The Rebirth of Economic Justice

Is it time for a great coming together of the movement for racial justice and the movement for economic justice?

During the Civil Rights era, the political agenda of the Left began to divide. Young, liberal activists and people of color gravitated toward a racial justice agenda while more traditional Democrats clung to a New Deal agenda focused on economic justice. As the racial justice agenda became dominant, the economic justice agenda lost support. We may now be at a historical turning point because of growing concern about economic inequality.

The chasm between rich and poor has surpassed race and immigration as the most important source of societal tension. According to a new survey by the Pew Research Center, two thirds of Americans believe there are “strong conflicts” between the rich and poor. That number has increased 50 percent since the 2009 survey.

Race also remains an important issue. Although only 38% of Americans believe there is a conflict between blacks and whites, large percentages of African Americans see both race and class as sources of societal strain. Many people of color experience economic inequality every day. What’s new is that whites are starting to catch on.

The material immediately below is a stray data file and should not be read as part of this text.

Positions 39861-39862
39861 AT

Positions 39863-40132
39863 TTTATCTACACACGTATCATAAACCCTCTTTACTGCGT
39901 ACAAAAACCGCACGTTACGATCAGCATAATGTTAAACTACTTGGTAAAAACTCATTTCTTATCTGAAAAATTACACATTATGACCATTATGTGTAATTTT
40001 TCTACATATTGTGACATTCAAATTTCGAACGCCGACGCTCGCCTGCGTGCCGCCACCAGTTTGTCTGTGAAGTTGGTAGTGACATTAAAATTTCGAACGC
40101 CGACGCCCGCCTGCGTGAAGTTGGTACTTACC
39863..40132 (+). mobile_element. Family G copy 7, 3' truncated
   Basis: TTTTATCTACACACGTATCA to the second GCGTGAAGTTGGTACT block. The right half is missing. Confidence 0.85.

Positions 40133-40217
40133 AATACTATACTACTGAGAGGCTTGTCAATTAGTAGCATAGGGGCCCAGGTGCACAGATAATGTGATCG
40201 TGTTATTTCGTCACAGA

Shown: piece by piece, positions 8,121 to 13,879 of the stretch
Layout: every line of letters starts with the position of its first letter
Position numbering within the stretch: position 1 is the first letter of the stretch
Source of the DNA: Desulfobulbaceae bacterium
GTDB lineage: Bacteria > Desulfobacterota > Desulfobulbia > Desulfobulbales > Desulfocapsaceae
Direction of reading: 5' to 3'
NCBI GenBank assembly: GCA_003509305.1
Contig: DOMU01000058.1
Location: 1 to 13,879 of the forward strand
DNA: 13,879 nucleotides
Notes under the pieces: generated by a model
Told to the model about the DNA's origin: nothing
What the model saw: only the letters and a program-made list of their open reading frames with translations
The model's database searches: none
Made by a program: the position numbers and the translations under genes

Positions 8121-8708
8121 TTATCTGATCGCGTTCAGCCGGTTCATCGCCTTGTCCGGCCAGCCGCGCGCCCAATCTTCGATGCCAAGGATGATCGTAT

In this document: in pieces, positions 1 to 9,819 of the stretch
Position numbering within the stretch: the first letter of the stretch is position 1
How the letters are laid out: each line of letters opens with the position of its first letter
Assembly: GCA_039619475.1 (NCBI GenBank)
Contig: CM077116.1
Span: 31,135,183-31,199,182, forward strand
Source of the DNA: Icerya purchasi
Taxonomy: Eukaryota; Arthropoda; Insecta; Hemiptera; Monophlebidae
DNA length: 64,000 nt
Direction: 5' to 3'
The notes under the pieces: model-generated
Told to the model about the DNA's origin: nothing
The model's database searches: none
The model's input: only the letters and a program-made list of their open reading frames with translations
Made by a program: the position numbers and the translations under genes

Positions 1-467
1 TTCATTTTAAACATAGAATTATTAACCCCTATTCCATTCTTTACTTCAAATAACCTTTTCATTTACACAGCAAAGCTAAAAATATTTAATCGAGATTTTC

Concern about income stagnation, the decline of the middle class, and the wealth of the richest 1 percent has reached a tipping point. It is time to come together around an economic justice agenda.

Every election year politicians say we are at the crossroads. This time, we really are. As a nation we can consciously move toward a society that embraces economic disparity or we can consciously move toward shared prosperity.